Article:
Module code: L1083
15 credits in spring semester
Teaching method: Lecture, Seminar
Assessment modes: Unseen examination
During this module you will examine the psychological underpinnings of economic behaviour and examine recent theories and empirical results in behavioural economics. This forms the starting point in core economics modules and the dominant model of choice in economics, in which agents maximize expected utility given the information they possess and the choice set they have.
A growing body of empirical evidence has sought to challenge the assumption of individuals as rational economic agents; you will analyse this recent empirical evidence across a range of fields of economics and examine the new theories of economic behaviour.
Module learning outcomes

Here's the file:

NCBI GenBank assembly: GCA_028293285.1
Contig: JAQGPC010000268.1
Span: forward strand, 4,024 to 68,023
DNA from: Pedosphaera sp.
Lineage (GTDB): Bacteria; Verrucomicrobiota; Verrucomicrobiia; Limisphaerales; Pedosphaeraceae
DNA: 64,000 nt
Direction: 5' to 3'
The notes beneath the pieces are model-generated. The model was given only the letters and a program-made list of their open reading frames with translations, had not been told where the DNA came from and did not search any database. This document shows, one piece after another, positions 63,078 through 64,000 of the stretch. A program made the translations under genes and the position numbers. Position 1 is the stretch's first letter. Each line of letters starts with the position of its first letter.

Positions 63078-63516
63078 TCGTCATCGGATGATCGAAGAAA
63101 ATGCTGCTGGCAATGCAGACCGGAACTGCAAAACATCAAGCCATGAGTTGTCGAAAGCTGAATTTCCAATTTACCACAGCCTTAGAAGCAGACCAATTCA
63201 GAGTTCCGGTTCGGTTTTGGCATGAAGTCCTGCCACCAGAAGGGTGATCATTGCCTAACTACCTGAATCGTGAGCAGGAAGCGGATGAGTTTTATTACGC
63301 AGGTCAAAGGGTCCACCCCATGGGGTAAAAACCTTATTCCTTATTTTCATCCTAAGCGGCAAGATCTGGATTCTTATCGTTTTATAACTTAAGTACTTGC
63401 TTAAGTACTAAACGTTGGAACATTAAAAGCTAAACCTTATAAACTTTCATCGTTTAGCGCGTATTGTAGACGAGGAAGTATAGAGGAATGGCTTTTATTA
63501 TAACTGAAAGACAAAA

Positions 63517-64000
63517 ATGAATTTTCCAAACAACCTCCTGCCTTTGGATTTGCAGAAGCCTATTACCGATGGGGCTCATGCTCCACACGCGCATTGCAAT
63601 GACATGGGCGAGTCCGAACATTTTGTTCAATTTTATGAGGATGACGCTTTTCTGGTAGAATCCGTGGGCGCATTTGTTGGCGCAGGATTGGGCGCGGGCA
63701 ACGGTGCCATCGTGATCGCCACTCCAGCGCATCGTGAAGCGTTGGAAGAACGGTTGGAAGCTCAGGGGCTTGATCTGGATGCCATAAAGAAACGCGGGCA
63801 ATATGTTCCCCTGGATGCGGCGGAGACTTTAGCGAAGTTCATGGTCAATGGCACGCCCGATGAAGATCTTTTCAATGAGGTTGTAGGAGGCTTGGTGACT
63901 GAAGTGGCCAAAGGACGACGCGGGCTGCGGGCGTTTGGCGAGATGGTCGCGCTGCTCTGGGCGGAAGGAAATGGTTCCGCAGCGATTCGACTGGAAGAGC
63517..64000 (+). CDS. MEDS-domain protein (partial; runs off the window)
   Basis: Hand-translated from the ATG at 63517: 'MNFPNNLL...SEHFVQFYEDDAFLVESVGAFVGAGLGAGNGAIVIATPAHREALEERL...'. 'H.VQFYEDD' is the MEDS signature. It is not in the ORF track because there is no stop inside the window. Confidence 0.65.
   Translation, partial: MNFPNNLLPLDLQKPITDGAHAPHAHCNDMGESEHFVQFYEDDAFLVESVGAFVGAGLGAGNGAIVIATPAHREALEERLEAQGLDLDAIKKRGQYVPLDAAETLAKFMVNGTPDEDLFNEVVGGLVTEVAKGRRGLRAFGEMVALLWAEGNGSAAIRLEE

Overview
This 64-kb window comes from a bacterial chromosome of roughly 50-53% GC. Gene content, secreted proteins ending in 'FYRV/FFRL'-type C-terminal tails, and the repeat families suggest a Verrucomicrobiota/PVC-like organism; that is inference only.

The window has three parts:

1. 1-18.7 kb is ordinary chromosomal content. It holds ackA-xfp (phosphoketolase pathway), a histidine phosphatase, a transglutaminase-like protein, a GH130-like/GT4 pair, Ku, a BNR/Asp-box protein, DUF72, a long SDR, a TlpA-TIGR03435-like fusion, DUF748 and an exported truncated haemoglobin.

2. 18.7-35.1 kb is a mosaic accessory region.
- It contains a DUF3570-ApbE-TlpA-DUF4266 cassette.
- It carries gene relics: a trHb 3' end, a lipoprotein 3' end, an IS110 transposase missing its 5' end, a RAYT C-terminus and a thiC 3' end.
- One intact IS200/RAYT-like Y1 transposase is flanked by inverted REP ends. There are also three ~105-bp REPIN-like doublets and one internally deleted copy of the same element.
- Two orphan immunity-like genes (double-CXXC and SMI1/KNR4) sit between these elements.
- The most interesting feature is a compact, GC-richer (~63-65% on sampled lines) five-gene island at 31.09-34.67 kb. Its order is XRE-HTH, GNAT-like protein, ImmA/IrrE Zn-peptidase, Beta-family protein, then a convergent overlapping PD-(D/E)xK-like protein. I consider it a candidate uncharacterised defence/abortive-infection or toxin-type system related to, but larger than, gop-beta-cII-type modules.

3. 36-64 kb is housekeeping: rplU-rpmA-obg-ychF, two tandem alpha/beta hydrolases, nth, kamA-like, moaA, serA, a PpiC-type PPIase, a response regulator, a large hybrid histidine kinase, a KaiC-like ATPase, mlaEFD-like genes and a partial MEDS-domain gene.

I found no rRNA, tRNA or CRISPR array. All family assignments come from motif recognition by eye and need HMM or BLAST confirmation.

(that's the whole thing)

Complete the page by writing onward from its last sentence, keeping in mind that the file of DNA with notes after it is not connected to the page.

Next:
- 2. Have demonstrated a systematic understanding of those principles at the forefront of economics as they relate to economic problems and issues
- 3. Have demonstrated a systematic understanding of an appropriate number of specialised fields of economics (e.g. labour economics, development economics)
- 5. Be able to use the power of abstraction to focus upon the essential features of an economic problem and to provide a systematic framework for the coherent and critical evaluation of the effects of policy or other exogenous events.
- 6. Be able to analyse an economic problem or issue using an appropriate theoretical framework, recognise its limitations and appreciate uncertainties around such analyses.